Getting people to think about retirement and retirement planning is particularly difficult, especially in the form of contributions to their 401(k). Common barriers are fear, lack of knowledge, shame, debt, and just life getting in the way. Companies often enact an automatic minimum contribution (usually 3%), which has helped in general, but is usually not enough to provide the type of retirements people need.
Capital Group wanted to approach this problem creatively as a powerful value add in the products we provide for our large institutional sponsors. I lead the creative and UX strategy of the experience.
The usual status quo methods of acheiving behavioral change in retirement planning, such as education or policy, aren't effective or only address the symptoms rather than root causes, especially for younger participants who are further from retirement but who could most benefit, or older ones who need to catch up.
Using quantitative and qualitative research, we created a user-centered approach to provide different journeys based on demographic and psychographic segments.
We also adopted a drastically different tone and voice in our approach, using offbeat and friendly content to use engagement to drive action.
Omar the Avoider
Kathleen the Motivated
Sherry the Catcher-Upper
Retirement programs are often one size fits all. We started with some rigorous research into our client's employees, to derive highly customized segments.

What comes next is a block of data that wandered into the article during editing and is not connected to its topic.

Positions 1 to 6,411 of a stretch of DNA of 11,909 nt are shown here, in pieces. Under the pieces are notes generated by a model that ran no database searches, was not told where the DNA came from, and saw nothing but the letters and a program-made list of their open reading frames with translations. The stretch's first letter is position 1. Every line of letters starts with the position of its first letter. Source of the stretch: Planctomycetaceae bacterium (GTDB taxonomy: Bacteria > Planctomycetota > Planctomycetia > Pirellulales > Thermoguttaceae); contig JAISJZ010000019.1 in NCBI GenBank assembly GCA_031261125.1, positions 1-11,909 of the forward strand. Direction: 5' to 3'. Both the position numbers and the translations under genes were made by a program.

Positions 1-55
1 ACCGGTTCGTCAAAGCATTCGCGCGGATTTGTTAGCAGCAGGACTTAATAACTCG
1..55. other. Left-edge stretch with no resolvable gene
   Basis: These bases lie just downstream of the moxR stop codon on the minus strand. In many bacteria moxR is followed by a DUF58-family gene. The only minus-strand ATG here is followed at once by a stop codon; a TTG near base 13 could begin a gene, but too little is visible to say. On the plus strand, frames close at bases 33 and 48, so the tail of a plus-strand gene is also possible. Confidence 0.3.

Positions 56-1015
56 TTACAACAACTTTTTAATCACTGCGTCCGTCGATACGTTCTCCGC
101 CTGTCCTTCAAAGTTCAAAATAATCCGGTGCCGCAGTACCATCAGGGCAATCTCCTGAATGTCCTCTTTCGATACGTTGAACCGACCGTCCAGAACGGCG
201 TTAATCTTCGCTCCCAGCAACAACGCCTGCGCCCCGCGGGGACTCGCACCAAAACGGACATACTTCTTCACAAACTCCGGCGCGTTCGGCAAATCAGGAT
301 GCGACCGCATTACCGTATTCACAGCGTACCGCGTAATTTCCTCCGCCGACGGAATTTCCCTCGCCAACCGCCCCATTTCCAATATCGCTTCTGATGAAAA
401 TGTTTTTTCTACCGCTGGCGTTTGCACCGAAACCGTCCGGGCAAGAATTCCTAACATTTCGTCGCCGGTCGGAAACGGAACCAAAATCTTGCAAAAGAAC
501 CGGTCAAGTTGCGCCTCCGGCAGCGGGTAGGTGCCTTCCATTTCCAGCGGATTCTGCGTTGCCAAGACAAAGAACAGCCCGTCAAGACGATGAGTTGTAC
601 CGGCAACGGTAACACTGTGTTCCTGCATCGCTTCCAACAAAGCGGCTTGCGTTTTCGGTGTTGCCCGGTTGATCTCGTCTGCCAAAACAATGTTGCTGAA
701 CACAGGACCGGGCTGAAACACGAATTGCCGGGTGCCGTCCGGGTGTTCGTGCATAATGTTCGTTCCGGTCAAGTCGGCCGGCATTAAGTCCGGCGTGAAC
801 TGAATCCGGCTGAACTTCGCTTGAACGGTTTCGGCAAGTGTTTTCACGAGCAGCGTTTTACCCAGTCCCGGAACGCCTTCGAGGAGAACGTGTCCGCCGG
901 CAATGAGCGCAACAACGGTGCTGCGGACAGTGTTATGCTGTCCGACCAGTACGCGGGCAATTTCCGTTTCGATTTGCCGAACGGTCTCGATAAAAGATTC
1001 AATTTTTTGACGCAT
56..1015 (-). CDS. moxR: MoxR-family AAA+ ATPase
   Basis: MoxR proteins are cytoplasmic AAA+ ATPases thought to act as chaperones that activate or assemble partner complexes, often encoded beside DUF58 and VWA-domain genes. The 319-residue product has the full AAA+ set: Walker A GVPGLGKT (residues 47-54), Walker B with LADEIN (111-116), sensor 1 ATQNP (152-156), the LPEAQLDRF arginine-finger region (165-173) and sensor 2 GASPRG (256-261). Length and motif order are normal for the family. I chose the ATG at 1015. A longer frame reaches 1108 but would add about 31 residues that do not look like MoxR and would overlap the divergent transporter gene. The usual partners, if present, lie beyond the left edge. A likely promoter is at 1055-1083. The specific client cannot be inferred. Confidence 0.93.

This lead to the creation of our three main personas: The Avoider (young, financially non-savvy), the Motivated (young, financially savvy), and the Catcher-Upper (near retirement, financially non-savvy).
The personas were used to inform the different journeys we had to keep in mind for our users, to ensure that experiences were personalized and appropriate for their unique needs and attitudes.
Each journey was broken into three main funnels of user conversion: Engage, Decide, and Act. Thus all experiences should drive towards our main action, which was to increase 401(k) contributions.
We created user flows and more specific task flows to ensure the specifics of each experience were thought through and optimized.
We did several iterations of concepts until we landed on a formula we thought could work. Early iterations started as one week Google sprints that resulted in a prototype, doing guerrilla testing using Craigslist recruits.
I designed our first solid prototype centered around the idea of free money, that employees were leaving money on the table by not taking advantage of their company match. However, after some testing, we realized that this idea wasn't resonating as much as we thought it would. We hypothesized that both the complexity of company matches, and the psychology of temporal distance (a reward far off in the future), made this feel abstract or intangible, especially amongst younger users.
We went back to the drawing board and centered our new hypothesis around research on millennials, who generally place priority on time and experiences over money (a significant percentage of our user base are around 30-40 years old). I designed and prototyped a concept that centered less on money, and more on how that money buys you "freedom", or in other words, retirement.